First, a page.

TRADE union representatives gathered at an international conference on Thursday to put “the interests of the working class” at the forefront of pro-independence politics in Europe.

The event, held in the Basque city of Bilbao, heard from trade unionists representing 15 different nations including Catalonia, Ireland, Corsica, Sardinia and Galicia.

Delegates unanimously supported a “Declaration of Sovereignty Trade Unionism” which included support for “popular sovereignty and the right to self-determination of our own nations”, opposition to “the European arms race”, in defence of “feminism” and resistance to the rise of the “ultra-right”.

Bill Ramsay, a member of the SNP Trade Union Group and former president of the EIS teachers’ union, was one of those to address the event, which was organised by the Basque trade union Nationalist Workers’ Committees (LAB). He told delegates that a second independence referendum in Scotland will come soon and “the interests of the working class needs to be at the heart of the independence campaign”.

Call for ‘interests of working-class’ in indy debate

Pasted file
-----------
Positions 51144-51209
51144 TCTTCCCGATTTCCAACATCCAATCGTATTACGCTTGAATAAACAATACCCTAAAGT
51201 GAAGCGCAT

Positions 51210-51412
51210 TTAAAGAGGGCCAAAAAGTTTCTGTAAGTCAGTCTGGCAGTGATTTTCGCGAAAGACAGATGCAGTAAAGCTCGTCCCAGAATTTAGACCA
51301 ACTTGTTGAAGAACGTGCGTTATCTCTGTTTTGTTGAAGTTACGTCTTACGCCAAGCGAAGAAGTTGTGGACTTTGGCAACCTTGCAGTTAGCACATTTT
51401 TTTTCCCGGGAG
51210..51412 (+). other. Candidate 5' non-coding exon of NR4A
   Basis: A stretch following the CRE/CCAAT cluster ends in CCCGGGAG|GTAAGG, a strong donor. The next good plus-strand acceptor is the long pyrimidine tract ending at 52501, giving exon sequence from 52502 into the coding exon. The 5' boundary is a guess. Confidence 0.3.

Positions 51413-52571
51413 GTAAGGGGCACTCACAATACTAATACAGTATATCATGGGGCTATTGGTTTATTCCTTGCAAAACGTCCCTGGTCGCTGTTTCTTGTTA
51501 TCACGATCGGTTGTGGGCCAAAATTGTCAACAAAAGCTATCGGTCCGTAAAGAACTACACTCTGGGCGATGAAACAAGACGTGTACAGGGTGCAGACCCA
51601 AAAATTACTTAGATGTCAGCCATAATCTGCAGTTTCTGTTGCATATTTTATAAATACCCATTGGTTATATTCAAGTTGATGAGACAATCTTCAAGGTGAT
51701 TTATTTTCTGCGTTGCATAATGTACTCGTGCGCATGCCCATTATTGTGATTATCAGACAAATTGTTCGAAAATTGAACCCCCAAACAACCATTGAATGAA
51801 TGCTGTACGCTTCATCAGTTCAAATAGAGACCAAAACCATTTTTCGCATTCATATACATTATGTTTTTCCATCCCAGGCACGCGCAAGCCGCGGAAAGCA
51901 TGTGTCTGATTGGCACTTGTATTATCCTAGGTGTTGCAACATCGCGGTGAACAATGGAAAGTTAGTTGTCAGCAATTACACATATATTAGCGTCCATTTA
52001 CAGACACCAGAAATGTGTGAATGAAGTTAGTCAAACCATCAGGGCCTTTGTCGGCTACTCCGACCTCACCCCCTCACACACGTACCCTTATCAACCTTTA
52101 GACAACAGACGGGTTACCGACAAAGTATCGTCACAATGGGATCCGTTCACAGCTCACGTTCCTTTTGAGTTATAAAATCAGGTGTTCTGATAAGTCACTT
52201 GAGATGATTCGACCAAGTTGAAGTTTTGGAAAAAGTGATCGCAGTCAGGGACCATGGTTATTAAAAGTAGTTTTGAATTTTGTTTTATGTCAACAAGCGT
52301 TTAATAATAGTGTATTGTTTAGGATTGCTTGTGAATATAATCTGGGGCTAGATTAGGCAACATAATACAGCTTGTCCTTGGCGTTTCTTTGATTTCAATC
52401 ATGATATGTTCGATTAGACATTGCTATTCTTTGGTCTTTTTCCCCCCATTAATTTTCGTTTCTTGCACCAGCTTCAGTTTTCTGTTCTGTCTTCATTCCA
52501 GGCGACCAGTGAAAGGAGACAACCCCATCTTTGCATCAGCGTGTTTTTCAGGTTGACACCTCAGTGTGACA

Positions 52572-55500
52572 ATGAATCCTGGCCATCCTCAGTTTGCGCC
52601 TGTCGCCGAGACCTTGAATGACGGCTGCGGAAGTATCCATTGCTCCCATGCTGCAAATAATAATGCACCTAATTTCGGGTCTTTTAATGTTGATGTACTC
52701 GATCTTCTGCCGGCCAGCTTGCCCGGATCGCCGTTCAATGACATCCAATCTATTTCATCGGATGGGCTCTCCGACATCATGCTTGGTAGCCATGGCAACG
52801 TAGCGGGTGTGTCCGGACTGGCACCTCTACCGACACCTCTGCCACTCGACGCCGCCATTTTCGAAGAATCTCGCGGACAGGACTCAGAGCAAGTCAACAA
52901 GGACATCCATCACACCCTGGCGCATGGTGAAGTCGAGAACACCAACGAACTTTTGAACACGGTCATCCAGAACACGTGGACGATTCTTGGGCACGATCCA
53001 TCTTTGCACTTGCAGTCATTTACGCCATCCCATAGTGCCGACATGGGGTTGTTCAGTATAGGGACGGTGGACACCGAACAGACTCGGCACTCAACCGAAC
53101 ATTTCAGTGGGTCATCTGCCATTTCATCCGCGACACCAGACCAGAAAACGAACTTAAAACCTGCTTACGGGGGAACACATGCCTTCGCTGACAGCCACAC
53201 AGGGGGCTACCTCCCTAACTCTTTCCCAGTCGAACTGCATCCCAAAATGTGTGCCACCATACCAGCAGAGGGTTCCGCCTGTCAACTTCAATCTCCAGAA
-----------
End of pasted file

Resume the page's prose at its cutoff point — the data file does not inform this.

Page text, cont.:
“That campaign can’t just be about constitutional change in and of itself, it has to have at its heart improving the lives of ordinary people,” he said.

Ramsay went on to chastise the UK Government for its for not going far enough to protect living standards in the Chancellor’s Spring Statement, which faced backlash from opposition parties as typical working-age household incomes are set to fall by 4% in real terms in 2022-23, a loss of £1100.

Ramsay said that “the fight against poverty and price hikes” must be put “at the centre” of the vision for Scottish independence.

Speaking to The National after the event, Ramsay said it was “vital” that Yes campaigners see themselves as “part of a wider movement of stateless nations” and “show solidarity” with other campaigns for independence and greater autonomy across the continent.

He said: “People in Scotland should realise that the rest of the world are interested in what’s happening here, and see Scotland as a potential beacon internationally.”